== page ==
The initial presentation was hardly a finished campaign, but the MH Yahoos raised such a ruckus about their vision of what the campaign should be, that it turned into a bitching session of the first water. I saw MOBES who can’t spell “campaign” reaming the pros, turning into a bewildering babble of conflicting ideas. I found that in their other job, sales lot operators and LLC managers, carried out image campaigns, professing to know more than the pros, howling with authoritative criticism. The pros didn’t know MH. They, on the other hand, are the folks who brought you the 40-50,000 annual sales volume, so yes, they know MH.

I met one of the leaders of the campaign presentation after the meeting and he could only shake his head. Yes, not everything they had ever done for others went smoothly, but this was a different order of foolishness. He wondered why they had been hired, as the industry appear to have all the answers. Why, indeed?

Worse

But bad as that was, and yes I was embarrassed to see all of the negative comments I had heard about the industry from outsiders played out before me, the following was worse.

I don’t think I spill any secrets saying a small coterie of individuals run the industry associations. A cocked eyebrow from one of these Brahmins effectively ends any discussion. So the industry opportunity at salvation, already fleeting as all this occurred, tumbled completely due to the well-engrained industry principle, “never do anything that might help a competitor.” And the industry moment when there was still barely enough $$$ muscle to fund an image campaign passed, and with it the last of the passing life rafts.

Succinctly stated, so no one misses my meaning: The industry must find a way to attract a far more capable buyer to our sales locations, or what you presently see is what is likely to prevail. Chances are the image campaign train has left the station and another does not follow close behind.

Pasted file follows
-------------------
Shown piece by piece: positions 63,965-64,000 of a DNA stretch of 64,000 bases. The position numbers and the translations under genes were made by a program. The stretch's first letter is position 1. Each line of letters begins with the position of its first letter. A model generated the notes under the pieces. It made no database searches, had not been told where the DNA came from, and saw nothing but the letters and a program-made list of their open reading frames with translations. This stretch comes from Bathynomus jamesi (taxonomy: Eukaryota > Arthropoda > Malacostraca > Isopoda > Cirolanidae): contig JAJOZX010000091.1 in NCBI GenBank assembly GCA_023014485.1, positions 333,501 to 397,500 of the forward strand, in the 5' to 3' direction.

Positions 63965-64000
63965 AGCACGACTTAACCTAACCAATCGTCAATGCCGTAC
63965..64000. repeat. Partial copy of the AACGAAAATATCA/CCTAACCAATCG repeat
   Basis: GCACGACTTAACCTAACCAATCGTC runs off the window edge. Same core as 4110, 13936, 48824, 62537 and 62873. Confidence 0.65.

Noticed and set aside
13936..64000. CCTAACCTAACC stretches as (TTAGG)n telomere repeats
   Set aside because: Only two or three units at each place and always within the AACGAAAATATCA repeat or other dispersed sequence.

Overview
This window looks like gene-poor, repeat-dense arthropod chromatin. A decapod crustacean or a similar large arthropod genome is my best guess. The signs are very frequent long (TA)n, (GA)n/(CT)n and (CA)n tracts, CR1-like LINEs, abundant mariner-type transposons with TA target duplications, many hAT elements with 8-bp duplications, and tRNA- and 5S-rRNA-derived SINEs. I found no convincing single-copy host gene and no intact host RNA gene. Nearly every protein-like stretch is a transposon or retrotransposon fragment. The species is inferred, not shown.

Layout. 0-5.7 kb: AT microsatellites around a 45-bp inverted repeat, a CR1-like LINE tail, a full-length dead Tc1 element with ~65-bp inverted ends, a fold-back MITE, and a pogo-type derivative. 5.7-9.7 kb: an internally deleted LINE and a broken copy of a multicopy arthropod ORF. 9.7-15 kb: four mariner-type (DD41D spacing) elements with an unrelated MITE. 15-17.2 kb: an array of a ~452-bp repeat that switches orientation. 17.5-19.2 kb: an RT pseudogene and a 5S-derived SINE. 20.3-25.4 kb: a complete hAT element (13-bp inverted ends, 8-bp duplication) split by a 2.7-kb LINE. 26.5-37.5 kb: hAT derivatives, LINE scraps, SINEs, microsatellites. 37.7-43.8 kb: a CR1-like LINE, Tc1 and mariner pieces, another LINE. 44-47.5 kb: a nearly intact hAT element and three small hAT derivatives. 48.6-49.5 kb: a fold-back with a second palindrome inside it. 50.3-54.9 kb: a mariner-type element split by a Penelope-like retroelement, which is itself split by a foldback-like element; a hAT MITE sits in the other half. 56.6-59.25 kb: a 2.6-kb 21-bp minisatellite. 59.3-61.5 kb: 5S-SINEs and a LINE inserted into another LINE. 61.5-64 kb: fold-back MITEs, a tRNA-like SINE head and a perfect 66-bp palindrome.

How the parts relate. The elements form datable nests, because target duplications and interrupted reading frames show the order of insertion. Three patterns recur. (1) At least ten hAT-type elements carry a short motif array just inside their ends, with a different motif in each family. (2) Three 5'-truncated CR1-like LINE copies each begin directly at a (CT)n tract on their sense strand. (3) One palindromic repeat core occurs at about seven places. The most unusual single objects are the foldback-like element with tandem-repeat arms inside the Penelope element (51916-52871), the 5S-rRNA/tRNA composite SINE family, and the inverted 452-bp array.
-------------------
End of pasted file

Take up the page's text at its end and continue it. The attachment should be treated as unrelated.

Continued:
Bear in mind that some people are prospering under the present scenario. Not too many, but a few, especially those with eyebrow power. Reduction of competition can be salubrious, even if it only consists of a larger portion of a smaller industry. I can only assume as the image campaign was eye browed down, people would know that, or at least suspect it.

No Mojo

So we now find ourselves as an industry with insufficient muscle to fire up any sort of campaign. Some have wondered whether social media or other Internet driven endeavors might substitute for the traditional media campaign we can no longer fuel as an industry, being a real block buster campaign driven by a $20-30 million effort, one that can successfully reach a broad segment of American consumers and educate them about the many advantages we claim for our housing, to attract those folks we so sorely need. Whether the vaunted Internet driven efforts can succeed, I have no knowledge, but I’ve seen no evidence it is being much attempted or positive residue therefrom.

Phone Call

Would it be that in 5 years someone calls me and says “Yah nana nana, you F’ing jerk. See I told you the ad hoc campaigns could work.” I’m not staying up nights in fear.